A good IPA is one of the more delicious things in this world, but it's all good if some people prefer something a little lighter. Some people don't like spicy food. I think that's weird, but some people just can't handle strong flavors. Totalitariland may be right about the gene thing as I've heard the same thing about cilantro. See article below.
Of course few if any breweries offer only IPA and many have been urging their customers to branch out and try new styles in the last few years. So yes, we are lucky to live in a time and place that offers such diversity.
Don't feel bad if IPA doesn't appeal to you. It wasn't designed to taste good! The original IPA's were developed with a long shelf life as the highest priority. The extra hops and higher ABV kept it stable during the long trip to India. After a while, the soldiers developed a taste for it. And of course, several generations later, the American "more is always better" attitude drove the style to extremes.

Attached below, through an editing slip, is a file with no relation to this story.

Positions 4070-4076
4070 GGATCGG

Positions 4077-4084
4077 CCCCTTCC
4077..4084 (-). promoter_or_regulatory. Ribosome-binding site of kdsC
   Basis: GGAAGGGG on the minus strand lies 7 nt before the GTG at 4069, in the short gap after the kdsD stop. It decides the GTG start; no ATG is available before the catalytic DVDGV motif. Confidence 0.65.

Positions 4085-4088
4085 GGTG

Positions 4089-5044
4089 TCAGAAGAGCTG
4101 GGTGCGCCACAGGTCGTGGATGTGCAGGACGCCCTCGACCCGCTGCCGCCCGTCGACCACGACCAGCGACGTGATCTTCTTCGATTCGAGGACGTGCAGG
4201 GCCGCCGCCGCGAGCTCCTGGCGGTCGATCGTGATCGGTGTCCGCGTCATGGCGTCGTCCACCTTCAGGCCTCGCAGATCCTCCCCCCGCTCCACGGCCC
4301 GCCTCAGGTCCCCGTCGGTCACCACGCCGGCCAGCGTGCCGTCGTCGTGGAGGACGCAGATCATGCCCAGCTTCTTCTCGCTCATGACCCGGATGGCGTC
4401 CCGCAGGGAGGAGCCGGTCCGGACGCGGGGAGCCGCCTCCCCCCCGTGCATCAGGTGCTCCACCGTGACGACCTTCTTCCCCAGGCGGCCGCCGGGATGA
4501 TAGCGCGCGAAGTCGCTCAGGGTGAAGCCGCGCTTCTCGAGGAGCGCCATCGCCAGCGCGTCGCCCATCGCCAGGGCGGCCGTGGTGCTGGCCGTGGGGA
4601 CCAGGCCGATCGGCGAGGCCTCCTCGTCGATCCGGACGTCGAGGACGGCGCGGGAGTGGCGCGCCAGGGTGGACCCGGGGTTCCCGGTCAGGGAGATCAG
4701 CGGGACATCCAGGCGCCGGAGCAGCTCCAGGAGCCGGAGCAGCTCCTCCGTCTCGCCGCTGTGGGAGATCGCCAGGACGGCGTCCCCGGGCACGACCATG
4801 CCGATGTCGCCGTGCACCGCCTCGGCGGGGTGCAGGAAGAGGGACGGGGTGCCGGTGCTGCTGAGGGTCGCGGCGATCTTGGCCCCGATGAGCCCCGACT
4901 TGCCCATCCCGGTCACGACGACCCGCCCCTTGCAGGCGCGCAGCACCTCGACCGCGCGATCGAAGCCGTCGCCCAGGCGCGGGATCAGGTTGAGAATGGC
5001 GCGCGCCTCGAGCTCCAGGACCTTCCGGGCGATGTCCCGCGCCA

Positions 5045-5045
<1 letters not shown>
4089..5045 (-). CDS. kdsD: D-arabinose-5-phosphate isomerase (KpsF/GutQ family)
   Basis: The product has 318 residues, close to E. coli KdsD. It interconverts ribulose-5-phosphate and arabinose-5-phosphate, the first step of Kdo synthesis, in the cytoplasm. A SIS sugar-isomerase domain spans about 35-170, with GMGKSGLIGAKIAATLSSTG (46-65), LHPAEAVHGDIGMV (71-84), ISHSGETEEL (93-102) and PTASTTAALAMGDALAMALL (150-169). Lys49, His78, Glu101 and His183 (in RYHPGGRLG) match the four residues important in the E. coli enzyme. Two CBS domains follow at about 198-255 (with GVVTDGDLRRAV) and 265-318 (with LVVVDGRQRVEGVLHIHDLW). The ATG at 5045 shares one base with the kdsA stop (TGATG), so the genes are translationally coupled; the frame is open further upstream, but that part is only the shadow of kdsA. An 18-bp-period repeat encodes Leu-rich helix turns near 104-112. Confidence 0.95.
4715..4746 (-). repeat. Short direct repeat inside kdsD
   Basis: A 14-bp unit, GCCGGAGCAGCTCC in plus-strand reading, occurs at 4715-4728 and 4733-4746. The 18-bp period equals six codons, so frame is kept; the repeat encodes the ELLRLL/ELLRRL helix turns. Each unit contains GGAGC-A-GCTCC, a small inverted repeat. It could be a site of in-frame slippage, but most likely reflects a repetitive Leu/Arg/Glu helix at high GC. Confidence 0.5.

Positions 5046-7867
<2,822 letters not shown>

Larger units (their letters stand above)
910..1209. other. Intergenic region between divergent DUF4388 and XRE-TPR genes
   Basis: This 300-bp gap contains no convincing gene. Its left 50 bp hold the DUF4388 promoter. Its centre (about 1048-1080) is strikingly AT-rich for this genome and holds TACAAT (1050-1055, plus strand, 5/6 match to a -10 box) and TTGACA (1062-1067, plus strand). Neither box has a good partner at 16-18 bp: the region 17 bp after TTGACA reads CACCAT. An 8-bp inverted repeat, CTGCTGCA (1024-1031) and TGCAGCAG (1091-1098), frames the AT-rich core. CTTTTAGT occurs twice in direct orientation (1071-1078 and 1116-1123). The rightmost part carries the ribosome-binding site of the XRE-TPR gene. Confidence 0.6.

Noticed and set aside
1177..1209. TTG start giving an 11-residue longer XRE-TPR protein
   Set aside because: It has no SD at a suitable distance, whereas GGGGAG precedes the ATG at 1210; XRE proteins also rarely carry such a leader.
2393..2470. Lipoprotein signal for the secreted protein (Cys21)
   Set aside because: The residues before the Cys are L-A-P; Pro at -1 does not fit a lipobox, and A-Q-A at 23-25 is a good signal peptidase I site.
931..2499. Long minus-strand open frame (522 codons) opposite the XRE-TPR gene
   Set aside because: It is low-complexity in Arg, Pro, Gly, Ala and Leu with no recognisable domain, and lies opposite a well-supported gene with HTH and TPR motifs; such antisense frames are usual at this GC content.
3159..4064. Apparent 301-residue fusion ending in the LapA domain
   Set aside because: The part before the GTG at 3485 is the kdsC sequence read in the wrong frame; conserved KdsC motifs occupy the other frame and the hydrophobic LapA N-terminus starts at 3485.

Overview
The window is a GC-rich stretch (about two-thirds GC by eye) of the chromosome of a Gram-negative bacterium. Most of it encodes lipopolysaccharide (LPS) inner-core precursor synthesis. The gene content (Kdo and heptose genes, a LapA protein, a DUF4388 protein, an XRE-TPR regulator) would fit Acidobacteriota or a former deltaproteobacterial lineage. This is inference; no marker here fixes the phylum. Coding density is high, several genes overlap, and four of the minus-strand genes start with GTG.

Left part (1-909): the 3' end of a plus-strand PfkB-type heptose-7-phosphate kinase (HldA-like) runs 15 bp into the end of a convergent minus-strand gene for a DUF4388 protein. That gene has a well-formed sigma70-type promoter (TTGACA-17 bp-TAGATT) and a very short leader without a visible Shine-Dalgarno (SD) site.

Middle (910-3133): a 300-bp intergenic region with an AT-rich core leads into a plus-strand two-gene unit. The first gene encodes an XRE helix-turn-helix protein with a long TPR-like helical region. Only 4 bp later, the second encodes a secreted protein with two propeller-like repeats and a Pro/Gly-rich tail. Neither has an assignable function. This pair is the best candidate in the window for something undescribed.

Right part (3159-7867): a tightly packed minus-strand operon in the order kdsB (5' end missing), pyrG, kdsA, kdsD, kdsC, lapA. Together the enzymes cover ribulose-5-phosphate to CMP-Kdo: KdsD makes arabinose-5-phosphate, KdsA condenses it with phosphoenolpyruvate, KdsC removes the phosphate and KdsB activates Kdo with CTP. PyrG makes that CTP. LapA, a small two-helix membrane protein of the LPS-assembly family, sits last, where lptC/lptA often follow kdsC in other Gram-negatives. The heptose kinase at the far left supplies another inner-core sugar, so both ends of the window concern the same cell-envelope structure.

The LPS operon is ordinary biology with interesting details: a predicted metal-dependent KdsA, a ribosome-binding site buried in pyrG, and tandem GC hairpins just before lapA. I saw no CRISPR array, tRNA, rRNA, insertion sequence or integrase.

Better late than never
I like IPA's (and other styles, too) but this article is spot on. What isn't said is that many breweries are churning out IPA's that are wholly unbalanced; I'd say 50% of the West Coast breweries are making IPA's that they shouldn't.
Upright Brewing should also be on the 'No IPA' list.
Many people have a gene which causes them to dislike bitter flavors. If you dislike IPAs and other bitter-tasting things, it's very likely that you carry this gene.
Tonyv, you are so right! Thank you God for good beer, IPA or not. I am so happy to be an Oregonian where even in a dank little tavern in a tiny town, you can get a good beer.
As far as I know, there are no breweries that only brew IPAs. It's not as though IPAs are some kind of dominant style that's squeezing out every other kind of beer. If you don't like IPAs, just don't order them - order one of the many other beers your favorite brewery produces, or visit another brewery. This is such a strange thing to complain about. Going to a brewery just because it DOESN'T brew an IPA is pretty bizarre.
Don't most people remember a time when the choice for beer was Bud Or Miller (or some other brand of bottled pee)? Here in Portland, we at least had the good luck of Henry's offering alternatives and Oly offering a cheap beer in Pounders. We hit a new high when we could choose Black Butte or hefeweizen along side the main brands. We should be beyond happy that not only do we get to choose from so many great styles from so many great brewers? Be thankful that you are not limited to IPA, Bud or PBR for choices. Yeah, IPA is popular right now. And it probably will be for while. It's beer. It's good. It's just not your style.